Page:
...What needs to be done to give men the visibility and support they deserve? Society must catch up with reality. Since men have always been providing care to some degree and will continue to do so in increasing numbers, the fact that a large percentage of family caregivers are men should become recognized as the norm. Strong men are making this happen by overcoming a perceived threat to their manhood and allowing themselves to become visible in public and online. Dedicated women are also spreading the word.
If ever there’s a group of people who suffer deeply from unearned guilt it’s caregivers. Whether you’re the parent of a vulnerable adult, an adult child of aging parents or the spouse of a vulnerable adult, you are bound to have your “if only” times where you are sucked into the quicksand of guilt. The reality is that most things you could have done differently wouldn’t have made a huge difference overall. Even if another approach would have made a difference, you can’t go back. Staying mired in guilt is counterproductive for you as well as your care receiver. While some reasons caregivers feel guilty are unique to their situation, many are commonly shared in caregiving. Below, I’ve listed four causes of unearned guilt that most caregivers share, along with some ideas that I hope will help you look at your situation more realistically:
An amazing book of stories that will touch your heart and encourage you, especially if you are a caregiver. Carol Bradley Bursack also has an excellent website devoted to the elderly and their caregivers. - Carol Heilman
Many people have heard of hospice care but they mistakenly think that it’s just a way to help cancer patients be more comfortable at the end of their lives. Fewer people have heard of palliative care, and they may have no idea what it is. The truth is that hospice and palliative care are related but used for different reasons at different times, and everyone should be well-versed in what they offer. Here, we’ll clarify some points of confusion.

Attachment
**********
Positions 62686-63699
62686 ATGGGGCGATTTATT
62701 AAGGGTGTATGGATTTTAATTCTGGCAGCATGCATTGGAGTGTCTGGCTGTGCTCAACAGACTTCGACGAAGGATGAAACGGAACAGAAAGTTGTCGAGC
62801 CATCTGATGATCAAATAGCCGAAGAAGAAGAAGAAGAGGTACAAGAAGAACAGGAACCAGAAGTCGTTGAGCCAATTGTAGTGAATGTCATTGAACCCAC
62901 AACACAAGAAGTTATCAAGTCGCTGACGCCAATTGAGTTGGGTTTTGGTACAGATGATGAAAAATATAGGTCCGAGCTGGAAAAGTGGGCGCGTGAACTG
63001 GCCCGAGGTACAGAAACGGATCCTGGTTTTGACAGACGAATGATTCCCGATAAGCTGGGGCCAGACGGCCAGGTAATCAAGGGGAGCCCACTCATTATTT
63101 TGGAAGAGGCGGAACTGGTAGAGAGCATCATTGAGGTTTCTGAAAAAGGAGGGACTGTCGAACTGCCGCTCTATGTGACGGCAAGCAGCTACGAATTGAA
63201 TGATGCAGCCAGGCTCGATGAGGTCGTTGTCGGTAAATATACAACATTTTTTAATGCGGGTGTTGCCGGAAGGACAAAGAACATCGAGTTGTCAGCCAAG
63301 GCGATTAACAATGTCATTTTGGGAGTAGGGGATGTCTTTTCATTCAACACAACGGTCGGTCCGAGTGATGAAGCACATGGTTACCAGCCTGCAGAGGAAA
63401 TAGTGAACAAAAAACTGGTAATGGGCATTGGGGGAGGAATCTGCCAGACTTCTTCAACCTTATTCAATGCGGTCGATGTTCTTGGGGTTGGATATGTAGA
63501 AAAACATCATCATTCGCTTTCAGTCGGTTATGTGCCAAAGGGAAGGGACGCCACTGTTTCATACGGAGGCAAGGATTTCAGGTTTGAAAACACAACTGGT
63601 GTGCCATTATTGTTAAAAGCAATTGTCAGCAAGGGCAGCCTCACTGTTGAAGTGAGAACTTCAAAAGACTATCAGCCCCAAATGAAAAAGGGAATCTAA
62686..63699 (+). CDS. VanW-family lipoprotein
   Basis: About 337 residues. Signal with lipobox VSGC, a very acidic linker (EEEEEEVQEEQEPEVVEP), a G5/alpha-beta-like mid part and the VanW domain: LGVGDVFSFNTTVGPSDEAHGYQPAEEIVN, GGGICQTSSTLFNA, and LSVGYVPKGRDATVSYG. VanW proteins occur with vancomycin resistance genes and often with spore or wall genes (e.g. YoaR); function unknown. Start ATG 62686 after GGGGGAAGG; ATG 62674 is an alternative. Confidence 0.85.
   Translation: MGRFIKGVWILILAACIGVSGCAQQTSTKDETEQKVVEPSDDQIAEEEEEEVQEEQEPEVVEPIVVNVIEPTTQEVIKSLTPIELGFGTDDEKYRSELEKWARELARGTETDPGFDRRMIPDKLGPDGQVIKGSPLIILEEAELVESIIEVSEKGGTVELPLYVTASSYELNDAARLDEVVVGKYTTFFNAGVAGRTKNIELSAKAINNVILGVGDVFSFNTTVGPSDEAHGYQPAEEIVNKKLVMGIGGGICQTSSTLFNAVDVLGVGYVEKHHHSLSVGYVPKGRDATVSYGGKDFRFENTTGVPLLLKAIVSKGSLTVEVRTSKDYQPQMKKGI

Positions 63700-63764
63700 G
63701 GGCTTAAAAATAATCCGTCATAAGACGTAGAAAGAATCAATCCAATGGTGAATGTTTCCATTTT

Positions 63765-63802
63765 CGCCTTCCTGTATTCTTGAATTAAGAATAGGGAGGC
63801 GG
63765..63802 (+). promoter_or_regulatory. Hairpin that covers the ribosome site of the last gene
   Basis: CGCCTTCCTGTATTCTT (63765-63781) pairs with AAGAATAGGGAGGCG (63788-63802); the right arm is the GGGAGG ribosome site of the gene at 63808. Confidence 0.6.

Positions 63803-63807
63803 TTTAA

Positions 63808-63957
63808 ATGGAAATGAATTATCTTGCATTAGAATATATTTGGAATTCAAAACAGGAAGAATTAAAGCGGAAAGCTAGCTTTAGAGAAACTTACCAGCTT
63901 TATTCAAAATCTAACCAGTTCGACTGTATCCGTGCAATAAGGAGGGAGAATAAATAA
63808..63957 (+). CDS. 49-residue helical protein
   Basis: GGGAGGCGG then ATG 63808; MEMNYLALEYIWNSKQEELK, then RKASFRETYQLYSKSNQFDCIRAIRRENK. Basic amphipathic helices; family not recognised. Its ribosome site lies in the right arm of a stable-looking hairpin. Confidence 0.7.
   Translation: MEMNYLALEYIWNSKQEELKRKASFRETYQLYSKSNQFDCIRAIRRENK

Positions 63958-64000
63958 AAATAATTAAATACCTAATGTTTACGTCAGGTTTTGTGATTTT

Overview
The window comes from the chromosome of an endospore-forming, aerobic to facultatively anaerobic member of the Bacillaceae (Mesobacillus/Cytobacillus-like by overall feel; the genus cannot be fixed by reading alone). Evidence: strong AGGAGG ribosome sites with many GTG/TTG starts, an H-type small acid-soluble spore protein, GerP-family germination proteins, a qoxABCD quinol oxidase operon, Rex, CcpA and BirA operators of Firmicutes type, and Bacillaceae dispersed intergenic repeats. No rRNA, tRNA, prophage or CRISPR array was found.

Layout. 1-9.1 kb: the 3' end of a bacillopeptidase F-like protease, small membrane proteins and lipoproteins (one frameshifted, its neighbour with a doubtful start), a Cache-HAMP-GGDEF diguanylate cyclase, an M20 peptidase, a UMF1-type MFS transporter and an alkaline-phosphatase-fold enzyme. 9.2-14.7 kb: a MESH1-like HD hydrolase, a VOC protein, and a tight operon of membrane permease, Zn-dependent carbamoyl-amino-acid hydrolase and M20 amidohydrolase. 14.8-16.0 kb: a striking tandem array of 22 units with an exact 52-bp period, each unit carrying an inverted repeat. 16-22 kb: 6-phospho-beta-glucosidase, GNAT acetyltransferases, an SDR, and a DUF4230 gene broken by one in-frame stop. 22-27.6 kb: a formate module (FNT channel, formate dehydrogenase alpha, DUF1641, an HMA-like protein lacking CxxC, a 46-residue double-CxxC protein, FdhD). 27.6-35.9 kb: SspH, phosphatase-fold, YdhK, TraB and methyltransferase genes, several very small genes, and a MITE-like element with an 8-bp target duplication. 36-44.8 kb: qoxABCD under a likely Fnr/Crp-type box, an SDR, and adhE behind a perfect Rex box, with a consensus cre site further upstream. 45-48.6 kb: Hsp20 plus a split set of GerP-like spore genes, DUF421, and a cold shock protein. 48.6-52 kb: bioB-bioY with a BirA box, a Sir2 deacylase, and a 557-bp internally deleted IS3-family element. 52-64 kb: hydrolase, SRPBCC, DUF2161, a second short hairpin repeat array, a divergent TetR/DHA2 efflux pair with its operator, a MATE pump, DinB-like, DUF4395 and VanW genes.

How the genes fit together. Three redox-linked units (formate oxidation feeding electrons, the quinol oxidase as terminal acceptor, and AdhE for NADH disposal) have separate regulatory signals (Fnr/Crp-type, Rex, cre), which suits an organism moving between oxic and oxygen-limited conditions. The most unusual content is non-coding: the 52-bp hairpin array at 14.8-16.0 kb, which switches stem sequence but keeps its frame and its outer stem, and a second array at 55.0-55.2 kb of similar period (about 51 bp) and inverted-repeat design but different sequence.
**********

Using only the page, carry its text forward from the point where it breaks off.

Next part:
“At Senior Lifestyle Advantage magazine, we speak to those who are 55 and older, encouraging them to live a healthier, more balanced life with hope. Each issue shares expert advice, easy recipes, travel, and feature stories about living with joy.”
These words are the short version of the message that Judith Stanton, founder and publisher of Senior Lifestyle Advantage, wants to spread. Stanton’s magazine focuses on the ways in which aging can be positive and fun, a viewpoint that is sorely needed at a time when ageism marginalizes a large percentage of our population.
In an example of ancient meeting modern, researchers at UCLA and their colleagues tested whether or not yoga and meditation could alter the brains of some people with mild cognitive impairment (MCI) to help them think more clearly. MCI is often a very early stage of Alzheimer's disease. Their answer was yes. A technique using a yoga pose while meditating was shown by modern methods to be as effective as memory enhancement training (MET). The results of the practices were scientifically proven by using resting-state functional magnetic resonance imaging.
The stories in this fine book showed us how others have gone through similar things with their families and that is somehow reassuring. There are some helpful suggestions but mostly there is the recognition that others went through the same thing. All we can do is our best. That is greatly reassuring during these difficult emotional times. If you are a caregiver, this is a must read. - Delores Edwards
This is National Healthcare Decisions Week (formerly "Day"). This book is a wonderful guide for deciding what you would want in the future. (Full disclosure: I wrote the foreword to the second edition).
"Code Blue!" A voice cries out in the Emergency Department. "Is there a doctor who can 'tube' a patient in Cardiac Cath Lab?"
These beginning lines of "Wishes To Die For: Expanding Upon Doing Less in Advanced Care Directives," by Dr. Kevin J. Haselhorst, prepare the reader for an adventure in self-examination.
The first chapter, titled "Self Determination," describes the author's own internal battle to balance his training as a doctor who cures at all costs with the wishes of his patients. Through his book, Haselhorst gently encourages us, the potential patients, to examine our right to decide how and under what circumstances we will be allowed a natural death.